Our Community Responds to the Charleston Tragedy

Emanuel_African_Methodist_Episcopal_(AME)_Church

The Sikh Community of Metropolitan Detroit expresses its deepest condolences to the families and victims of the massacre at the Emanuel AME Church in Charleston, South Carolina.  This is a tragic and horrific hate crime. We stand in solidarity with the entire African-American community.

We share your grief at being targeted simply for who you are and we are heartbroken that this occurred in a place of prayer, peace and love The way forward will be through prayer, peace and love and will not allow hate and violence to be victorious. This helped the Sikh community heal and galvanize in the wake of the terrorism at Oak Creek in 2012 and we hope the same for the African American community

Area Gurdwaras will be including the victims in their congregational prayers this weekend.

Gurdwara Sahib Mata Tripta

Sikh Society of Michigan

Imams Council of the MMCC condemns the shooting at the Emanuel African Methodist Episcopal (AME) Church in Charleston, S.C.

The Imams Council of the Michigan Muslim Community Council expresses its deep sadness for the loss of nine innocent lives shot allegedly by Dylann Roof while they were peacefully worshipping at the Emanuel African Methodist Episcopal (AME) Church in Charleston, S.C.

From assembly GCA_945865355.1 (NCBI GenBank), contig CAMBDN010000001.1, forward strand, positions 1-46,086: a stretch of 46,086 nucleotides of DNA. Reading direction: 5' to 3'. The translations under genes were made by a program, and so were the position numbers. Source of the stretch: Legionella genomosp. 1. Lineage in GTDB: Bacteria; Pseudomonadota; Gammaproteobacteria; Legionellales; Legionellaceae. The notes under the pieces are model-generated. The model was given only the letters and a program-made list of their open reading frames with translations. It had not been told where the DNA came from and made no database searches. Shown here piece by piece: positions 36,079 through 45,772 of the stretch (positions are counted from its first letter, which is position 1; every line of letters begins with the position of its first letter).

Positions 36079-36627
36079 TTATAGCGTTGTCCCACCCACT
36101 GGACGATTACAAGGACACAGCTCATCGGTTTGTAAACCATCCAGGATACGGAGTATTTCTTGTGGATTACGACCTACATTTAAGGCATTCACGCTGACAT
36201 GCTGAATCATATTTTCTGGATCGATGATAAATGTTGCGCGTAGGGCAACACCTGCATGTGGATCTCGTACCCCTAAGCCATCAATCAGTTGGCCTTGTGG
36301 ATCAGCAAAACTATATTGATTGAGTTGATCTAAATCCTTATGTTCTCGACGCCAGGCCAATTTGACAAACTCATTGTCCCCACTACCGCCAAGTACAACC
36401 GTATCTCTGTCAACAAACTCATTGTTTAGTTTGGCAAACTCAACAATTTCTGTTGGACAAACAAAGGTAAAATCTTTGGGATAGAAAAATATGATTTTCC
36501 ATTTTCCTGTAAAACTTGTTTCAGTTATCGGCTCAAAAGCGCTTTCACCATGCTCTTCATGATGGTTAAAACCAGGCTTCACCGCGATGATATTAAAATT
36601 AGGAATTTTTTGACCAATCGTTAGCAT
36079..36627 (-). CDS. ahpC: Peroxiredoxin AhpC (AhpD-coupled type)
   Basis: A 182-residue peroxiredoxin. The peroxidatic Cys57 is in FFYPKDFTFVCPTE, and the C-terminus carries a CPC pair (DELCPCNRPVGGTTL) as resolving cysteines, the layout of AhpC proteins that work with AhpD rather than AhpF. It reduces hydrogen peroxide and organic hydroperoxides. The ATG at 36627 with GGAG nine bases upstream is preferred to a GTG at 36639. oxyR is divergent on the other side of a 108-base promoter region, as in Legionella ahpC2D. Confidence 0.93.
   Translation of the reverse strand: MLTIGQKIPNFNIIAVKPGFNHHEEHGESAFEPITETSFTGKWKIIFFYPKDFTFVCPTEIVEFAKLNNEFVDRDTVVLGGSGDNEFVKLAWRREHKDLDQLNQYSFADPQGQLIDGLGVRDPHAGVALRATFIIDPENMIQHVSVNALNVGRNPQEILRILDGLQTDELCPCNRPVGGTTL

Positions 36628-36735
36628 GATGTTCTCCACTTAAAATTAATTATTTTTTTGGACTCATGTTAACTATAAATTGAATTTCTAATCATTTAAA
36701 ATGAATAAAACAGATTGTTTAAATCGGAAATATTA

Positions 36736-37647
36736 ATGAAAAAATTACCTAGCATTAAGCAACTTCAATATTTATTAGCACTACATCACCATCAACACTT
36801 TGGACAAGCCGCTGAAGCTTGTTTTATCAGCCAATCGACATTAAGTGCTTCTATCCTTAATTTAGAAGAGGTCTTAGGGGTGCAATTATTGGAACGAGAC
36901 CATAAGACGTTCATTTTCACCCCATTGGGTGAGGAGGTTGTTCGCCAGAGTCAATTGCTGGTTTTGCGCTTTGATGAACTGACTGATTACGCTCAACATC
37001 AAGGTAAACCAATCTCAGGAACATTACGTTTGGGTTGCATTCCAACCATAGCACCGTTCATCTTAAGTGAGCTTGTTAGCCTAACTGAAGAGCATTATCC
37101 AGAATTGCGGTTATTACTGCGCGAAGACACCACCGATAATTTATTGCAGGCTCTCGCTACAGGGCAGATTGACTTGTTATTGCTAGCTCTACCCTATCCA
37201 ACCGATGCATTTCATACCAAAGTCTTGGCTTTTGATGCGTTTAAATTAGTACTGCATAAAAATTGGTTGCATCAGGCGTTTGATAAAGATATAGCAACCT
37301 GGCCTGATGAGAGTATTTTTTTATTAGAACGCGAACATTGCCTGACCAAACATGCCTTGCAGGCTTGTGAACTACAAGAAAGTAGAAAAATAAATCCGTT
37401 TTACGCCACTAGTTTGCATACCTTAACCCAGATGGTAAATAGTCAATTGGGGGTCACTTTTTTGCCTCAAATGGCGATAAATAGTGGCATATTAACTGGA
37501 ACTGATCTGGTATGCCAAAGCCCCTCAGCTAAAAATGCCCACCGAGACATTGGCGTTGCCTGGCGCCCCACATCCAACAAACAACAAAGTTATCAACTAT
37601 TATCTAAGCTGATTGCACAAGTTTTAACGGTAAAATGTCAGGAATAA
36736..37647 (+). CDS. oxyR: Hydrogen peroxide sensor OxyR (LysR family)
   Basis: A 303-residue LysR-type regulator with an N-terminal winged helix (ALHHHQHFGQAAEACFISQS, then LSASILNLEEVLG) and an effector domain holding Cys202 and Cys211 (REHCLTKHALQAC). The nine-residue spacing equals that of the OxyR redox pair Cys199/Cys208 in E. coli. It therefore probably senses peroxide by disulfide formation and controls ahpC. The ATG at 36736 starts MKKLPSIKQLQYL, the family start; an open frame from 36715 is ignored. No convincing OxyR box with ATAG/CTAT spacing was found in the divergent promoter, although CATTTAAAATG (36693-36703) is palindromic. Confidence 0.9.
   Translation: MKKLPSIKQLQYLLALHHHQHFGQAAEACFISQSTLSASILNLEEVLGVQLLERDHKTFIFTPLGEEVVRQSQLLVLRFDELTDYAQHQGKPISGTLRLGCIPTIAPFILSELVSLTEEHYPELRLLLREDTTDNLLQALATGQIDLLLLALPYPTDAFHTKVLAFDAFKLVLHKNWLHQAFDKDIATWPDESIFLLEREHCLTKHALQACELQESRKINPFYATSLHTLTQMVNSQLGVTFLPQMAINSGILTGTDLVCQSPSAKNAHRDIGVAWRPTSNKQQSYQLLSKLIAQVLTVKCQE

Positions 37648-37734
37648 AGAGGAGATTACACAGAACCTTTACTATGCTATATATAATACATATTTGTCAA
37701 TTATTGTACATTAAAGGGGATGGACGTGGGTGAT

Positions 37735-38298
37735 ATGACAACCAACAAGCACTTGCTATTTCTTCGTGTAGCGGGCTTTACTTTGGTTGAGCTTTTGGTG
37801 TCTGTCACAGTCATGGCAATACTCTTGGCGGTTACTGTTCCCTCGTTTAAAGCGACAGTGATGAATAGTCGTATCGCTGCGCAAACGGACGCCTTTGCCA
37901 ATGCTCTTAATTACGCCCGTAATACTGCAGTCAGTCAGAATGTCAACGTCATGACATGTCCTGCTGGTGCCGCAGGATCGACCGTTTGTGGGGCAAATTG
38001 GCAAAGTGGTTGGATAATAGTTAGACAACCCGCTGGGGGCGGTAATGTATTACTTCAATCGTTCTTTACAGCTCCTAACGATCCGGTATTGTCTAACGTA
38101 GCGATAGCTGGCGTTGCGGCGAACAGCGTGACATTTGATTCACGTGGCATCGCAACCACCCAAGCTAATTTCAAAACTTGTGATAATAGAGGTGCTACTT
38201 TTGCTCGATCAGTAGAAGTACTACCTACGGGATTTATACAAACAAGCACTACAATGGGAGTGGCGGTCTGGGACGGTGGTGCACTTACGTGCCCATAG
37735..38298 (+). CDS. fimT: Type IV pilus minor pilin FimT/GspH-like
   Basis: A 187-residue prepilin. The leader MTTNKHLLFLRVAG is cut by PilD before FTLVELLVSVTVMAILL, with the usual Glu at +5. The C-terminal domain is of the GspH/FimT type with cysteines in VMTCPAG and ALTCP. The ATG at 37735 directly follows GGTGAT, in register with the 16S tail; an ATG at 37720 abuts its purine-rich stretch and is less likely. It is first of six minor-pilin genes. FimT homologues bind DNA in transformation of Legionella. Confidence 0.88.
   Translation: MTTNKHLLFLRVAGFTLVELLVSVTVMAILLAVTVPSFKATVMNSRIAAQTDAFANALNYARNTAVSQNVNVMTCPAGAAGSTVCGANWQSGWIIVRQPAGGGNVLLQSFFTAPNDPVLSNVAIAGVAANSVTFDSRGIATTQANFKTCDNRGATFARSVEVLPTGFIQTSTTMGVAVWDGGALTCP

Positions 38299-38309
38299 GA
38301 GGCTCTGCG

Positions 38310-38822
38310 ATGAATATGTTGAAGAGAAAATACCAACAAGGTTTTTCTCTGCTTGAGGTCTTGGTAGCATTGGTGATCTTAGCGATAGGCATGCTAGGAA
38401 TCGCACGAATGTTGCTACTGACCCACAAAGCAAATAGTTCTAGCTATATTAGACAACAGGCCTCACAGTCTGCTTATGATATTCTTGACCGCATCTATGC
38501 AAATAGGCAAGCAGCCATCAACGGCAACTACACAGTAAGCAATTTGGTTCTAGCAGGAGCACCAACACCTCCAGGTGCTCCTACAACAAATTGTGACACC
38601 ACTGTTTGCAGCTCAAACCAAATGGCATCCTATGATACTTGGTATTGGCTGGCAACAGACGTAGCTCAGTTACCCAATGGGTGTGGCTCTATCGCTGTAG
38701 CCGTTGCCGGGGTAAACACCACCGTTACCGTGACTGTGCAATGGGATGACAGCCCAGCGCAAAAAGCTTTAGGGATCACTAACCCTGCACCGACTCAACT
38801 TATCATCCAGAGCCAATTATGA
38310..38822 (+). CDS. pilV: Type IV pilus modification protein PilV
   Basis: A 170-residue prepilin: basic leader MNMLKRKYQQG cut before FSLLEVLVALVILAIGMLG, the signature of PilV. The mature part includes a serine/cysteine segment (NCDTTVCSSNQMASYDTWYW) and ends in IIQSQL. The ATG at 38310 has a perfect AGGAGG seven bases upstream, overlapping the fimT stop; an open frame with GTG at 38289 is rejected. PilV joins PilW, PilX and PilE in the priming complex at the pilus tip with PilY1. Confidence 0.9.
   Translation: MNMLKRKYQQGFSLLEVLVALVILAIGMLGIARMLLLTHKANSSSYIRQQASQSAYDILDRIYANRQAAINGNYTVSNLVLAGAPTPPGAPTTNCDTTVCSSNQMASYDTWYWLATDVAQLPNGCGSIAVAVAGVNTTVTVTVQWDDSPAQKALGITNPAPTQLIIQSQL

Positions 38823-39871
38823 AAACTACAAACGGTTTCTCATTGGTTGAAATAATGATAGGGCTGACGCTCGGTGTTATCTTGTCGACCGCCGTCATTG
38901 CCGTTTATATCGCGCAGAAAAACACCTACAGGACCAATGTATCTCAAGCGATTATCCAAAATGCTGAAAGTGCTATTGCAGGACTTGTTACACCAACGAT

We emphatically condemn this act of terror where the perpetrator willfully targeted the African American community out of what appears to be hate toward blacks. We reject the arrogance inherent in the espousal of supremacy in any form.

We are extremely concerned as we begin the first day of Ramadan, a month of fasting and reflection. Imam Steve Mustapha Elturk, the co-Chair of the Imams Council said, “Our mosques are full of congregants during nightly prayers, a ritual observed throughout the entire month of Ramadan, and with heightened Islamophobia we are concerned that a similar incident might take place in our mosques.”

Racism against any group of people is an abomination that should never be tolerated. We stand in solidarity with the African American community and all people of conscience against any form of racism.

On behalf of the Imams Council, and the Michigan Muslim Community Council (MMCC, an umbrella organization representing Muslims in Michigan), we offer our condolences to the families of the victims. May God Almighty grant those who lost their loved ones the much needed patience and perseverance as they deal with this sad tragedy.

Imam Mohammad Elahi

Imam Mustapha Elturk

MMCC’s Imams’ Council Co-chairs

The leadership and devotees of Bharatiya Temple of Metropolitan Detroit are devastated beyond imagination by such a terrible, heinous and unwarranted attack on worshipers at the Emanuel African Methodist Church in Charleston, South Carolina. We all share their grief, and stand in sympathy and solidarity with the Mother Emanuel community. May the Almighty provide strength to the families of all victims and grant eternal peace to the departed souls.